Even Intel Says Willamette May Burst The Net, but not AMD
It’s never good when you send out slogans rather than hardware to do battle for you.
Intel has basically conceded that the initial Willamettes are not going to be the fastest thing on God’s green earth; that a 1.5Ghz Willamette will probably be slower than any 1.5Ghz competition.
On a technical level, this really shouldn’t come as a shock. Willamette design is essentially the old Alpha “do a little very, very quickly and make it very scalable.”
Willamette wasn’t really designed for 1.5Ghz and .18 micron in mind. It really was designed to work at 2 or 3Ghz, at .13 micron or less.
This is of course Intel being cheap and trying to stretch a design for a long time. That strategy worked well with the PPro, but can it work again?
Waiting for the Lucky .13?
I look at the roadmaps, and look past the hype, and everything points to the middle of next year. PIIIs at .13 micron, the middle of next year. .13 Willamettes, sorry NetBursts, (How low can you go, marketeers? Surprised they didn’t call the ALU Fruit Loops) middle of next year.
Uhhh, this isn’t the middle of next year. What are you going to do over the next nine months?
Apparently, bank on the stupidity and inertia of the buying public. Not as quick as your competitor? Doesn’t matter. As long as you can toss up a big Mhz number and come up with a new buzzword, all is well!
A year ago, I would have been pretty sure this would work. It still might. But I’ve spoken a number of times about the slow erosion of Intel’s name, and it’s happening. The official media is getting more and more skeptical about Intel’s claims, even those considered in Intel’s pocket. They’ve been handed a bill of goods a bit too often, too many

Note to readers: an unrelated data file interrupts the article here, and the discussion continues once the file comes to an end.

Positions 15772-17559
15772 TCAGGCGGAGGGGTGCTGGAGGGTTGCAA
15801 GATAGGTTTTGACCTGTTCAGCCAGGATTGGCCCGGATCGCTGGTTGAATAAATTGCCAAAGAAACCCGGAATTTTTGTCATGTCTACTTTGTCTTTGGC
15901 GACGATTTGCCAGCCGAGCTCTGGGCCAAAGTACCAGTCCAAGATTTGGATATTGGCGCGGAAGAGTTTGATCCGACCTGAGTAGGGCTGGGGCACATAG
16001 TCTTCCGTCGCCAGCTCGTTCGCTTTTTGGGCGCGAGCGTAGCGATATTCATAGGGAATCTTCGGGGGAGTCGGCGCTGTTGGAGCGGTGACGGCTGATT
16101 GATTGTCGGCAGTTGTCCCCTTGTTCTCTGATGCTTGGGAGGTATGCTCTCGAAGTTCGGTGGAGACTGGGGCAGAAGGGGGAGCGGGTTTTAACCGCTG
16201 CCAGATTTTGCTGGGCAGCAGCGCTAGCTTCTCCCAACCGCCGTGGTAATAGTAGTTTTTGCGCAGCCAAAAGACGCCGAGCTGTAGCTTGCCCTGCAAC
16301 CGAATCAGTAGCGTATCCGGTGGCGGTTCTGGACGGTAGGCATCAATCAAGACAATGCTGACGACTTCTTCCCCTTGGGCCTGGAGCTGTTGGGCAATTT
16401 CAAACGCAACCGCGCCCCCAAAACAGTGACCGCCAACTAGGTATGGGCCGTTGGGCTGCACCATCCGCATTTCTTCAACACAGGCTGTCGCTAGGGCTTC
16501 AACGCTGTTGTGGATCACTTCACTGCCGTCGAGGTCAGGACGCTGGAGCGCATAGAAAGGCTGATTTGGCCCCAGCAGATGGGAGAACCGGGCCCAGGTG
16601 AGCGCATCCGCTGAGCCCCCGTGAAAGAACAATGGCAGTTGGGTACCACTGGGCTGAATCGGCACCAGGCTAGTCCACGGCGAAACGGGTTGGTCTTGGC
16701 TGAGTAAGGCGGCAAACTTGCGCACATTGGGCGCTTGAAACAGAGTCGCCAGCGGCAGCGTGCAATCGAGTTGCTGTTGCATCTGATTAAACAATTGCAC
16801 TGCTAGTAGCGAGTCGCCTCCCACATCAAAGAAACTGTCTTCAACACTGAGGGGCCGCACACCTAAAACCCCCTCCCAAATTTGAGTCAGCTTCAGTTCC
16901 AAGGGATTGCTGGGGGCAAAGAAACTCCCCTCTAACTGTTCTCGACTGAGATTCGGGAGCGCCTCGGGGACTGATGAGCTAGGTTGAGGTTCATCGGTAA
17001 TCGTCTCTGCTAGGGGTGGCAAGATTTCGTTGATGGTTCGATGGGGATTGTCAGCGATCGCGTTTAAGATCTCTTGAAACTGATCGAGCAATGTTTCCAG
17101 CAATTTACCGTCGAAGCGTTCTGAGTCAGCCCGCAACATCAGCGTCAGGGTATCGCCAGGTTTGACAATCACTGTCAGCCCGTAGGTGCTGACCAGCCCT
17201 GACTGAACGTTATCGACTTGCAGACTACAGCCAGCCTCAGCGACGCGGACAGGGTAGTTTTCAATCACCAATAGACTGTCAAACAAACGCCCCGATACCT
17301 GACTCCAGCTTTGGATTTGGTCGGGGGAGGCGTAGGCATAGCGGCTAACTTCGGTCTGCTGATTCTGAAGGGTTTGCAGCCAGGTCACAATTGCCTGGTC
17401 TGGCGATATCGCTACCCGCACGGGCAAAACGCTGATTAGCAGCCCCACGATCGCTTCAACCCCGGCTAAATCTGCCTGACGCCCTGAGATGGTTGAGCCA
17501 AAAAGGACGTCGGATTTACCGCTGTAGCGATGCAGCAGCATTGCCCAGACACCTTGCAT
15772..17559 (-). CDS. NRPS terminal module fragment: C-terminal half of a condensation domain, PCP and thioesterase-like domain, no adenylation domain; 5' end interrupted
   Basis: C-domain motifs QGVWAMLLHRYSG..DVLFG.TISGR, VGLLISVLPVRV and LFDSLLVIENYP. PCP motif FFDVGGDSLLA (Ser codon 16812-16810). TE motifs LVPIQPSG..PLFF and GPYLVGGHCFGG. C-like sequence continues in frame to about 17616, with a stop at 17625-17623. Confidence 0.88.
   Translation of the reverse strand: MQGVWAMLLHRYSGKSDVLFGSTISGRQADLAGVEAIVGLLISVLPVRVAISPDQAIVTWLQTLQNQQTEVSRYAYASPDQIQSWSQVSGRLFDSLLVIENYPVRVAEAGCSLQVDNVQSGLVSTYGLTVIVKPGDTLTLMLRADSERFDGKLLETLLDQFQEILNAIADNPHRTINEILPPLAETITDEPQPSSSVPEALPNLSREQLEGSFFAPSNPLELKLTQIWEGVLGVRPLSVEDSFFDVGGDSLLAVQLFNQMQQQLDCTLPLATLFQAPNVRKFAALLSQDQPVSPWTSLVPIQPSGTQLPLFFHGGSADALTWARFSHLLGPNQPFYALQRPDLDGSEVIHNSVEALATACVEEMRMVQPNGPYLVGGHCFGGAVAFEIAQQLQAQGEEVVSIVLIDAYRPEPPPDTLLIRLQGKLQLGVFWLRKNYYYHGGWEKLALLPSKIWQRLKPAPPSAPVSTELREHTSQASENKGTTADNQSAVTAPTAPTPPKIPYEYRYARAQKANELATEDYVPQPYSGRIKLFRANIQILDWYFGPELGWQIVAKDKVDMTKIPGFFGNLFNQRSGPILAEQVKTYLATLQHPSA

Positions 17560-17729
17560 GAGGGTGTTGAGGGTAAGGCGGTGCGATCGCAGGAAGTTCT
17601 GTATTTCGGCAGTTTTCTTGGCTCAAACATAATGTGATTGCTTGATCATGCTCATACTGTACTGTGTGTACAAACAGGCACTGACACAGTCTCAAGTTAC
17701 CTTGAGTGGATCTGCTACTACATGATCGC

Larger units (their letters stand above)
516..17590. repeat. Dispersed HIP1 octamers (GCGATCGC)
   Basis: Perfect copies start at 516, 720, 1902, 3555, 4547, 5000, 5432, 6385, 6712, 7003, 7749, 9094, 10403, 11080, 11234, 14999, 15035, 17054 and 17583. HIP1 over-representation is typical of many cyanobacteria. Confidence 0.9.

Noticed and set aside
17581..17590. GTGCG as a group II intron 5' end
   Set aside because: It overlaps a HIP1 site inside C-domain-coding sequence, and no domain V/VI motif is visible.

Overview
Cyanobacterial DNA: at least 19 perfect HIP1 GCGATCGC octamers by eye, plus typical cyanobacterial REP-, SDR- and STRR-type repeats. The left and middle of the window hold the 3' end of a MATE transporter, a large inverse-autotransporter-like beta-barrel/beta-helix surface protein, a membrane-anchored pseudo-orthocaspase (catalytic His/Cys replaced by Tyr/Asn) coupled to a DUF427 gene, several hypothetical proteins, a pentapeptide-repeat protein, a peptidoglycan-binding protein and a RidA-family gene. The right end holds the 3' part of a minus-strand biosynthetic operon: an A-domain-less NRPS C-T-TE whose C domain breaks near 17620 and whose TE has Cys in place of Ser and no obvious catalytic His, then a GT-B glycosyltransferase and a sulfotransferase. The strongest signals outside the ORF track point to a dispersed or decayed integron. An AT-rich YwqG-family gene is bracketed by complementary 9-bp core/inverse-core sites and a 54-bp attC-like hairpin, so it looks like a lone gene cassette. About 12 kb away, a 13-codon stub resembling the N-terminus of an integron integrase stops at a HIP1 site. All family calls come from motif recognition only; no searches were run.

bad motherboards, too many vaporware announcements, too much sizzle and too little beef. What do you think another nine months, especially when faced with real competition, is going to do?
AMD is going to have real, available, cheap 1-1.5Ghz systems available over the next nine months. For the first time, AMD’s going to have real production capacity backing it up. What’s Intel going to have? Words.
Nor will they sit on their laurels. AMD is working on .13 micron, too. By the time Intel gets around to their wunderchild products six months too late; Sledge/Claw/Whatever/Hammer should be close to ready.
This fall/winter was the last opportunity for Intel to kick the AMD child back into the shadows. It isn’t going to happen. This is now a real two-horse race, and the favorite seems to have a wasting disease.
One Little Piece of Good News for Intel
RDRAM prices have been dropping. They’re within 100% of SDRAM prices and continuing to drop. Still probably will never be as cheap as DDR, but we are now faced with the spectacle of Intel rather than Rambus being the trailing party, since Intel doesn’t seem to be too interested in selling a lot of NetBursts anytime soon. The question is: what are they going to sell?